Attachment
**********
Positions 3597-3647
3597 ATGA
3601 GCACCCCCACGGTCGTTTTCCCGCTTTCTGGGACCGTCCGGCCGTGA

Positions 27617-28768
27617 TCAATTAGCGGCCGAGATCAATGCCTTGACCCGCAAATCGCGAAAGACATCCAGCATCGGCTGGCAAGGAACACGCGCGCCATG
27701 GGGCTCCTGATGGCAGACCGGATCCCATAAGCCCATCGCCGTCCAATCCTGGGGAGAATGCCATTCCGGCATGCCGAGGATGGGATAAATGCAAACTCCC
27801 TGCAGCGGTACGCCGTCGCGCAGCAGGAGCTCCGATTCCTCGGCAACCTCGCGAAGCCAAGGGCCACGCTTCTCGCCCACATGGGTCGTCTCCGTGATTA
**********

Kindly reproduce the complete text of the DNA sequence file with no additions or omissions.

Positions 3597-3647
3597 ATGA
3601 GCACCCCCACGGTCGTTTTCCCGCTTTCTGGGACCGTCCGGCCGTGA

Positions 27617-28768
27617 TCAATTAGCGGCCGAGATCAATGCCTTGACCCGCAAATCGCGAAAGACATCCAGCATCGGCTGGCAAGGAACACGCGCGCCATG
27701 GGGCTCCTGATGGCAGACCGGATCCCATAAGCCCATCGCCGTCCAATCCTGGGGAGAATGCCATTCCGGCATGCCGAGGATGGGATAAATGCAAACTCCC
27801 TGCAGCGGTACGCCGTCGCGCAGCAGGAGCTCCGATTCCTCGGCAACCTCGCGAAGCCAAGGGCCACGCTTCTCGCCCACATGGGTCGTCTCCGTGATTA